The bike comes with SS hoses on it already. A good thought though as rubber hoses can expand under pressure.

As I stated above; it's not a lack of braking. It's a lack of tactical feel and response. Until you pump it one time to firm it up. You'd have to ride these two side by side or maybe come from a sport bike/racing bacground to get what I'm saying. Maybe I'm the only one or others just find it acceptable, I dunno. I'd describe it as a numb feeling. It was one of the comments I made on my first test ride on a totally different XCT at another dealer in fact so it's not just this bike.
 

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I'll call on the throttle parts from Lloydz and see what they have to say.

As for the brakes, I'm speaking only of the front brake. It's not a bite problem or a pressure problem. You have ample of both. What's 'wrong' is that the lever is soft to pull and with a quick flick can be pumped up. Meaning you have excessive travel in the system. That leads to slower reaction time and a softer pull than (I feel) is ideal.

BWoC, the Virago is short and stout making for both fast response and hard linear feel. This comes from having fixed, not floating, discs which add to pad knock back problems. Anyhow..I'm rambling here, I'm sorry. I know what the causes are, what I don't know is if anyone else has found a way to deal with it. Or that owners simply accept it and don't know. It's like driving a performance car vs your grandmothers big sedan feel!:p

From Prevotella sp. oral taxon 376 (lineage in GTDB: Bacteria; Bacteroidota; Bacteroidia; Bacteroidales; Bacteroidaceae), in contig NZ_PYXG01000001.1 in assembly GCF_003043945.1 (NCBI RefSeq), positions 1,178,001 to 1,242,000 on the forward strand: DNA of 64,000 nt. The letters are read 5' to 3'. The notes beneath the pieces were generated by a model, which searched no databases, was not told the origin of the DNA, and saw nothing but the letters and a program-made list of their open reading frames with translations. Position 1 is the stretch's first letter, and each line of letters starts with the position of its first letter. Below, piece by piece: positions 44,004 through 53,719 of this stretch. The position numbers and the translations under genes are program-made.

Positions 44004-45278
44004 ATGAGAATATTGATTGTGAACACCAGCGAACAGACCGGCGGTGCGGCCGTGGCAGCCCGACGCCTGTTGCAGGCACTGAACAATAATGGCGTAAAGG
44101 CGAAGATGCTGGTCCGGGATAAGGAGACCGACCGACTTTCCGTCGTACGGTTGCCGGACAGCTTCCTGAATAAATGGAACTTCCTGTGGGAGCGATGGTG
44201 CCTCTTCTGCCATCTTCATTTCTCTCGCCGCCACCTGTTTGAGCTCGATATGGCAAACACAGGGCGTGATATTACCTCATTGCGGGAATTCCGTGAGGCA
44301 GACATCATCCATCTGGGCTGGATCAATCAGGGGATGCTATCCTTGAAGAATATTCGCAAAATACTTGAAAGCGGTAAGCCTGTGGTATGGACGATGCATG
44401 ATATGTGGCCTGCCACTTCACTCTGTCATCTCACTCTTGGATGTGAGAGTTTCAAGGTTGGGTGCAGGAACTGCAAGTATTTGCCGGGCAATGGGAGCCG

I thought it was just my bike. That I had air in the system. When I first get on the brakes I can pull the lever all the way to the grip. But you can pump the brakes up with a couple off quick pumps of the lever.

If this is what your talking about. I still think there is air in the system.
The reason I have not bleed the brakes is that after I pump them up I don't like the feel. They have a wooden feel. I like the spongy feel better when you first get on the brakes. Even though spongy is not good it's better than the wooden feel........

I don't believe this has anything to do with the floating discs. No other bike I had with floating disc front brakes did this. And my discs don't have any side slop in them yet witch is typical of floating discs ....
 

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Discussion Starter #14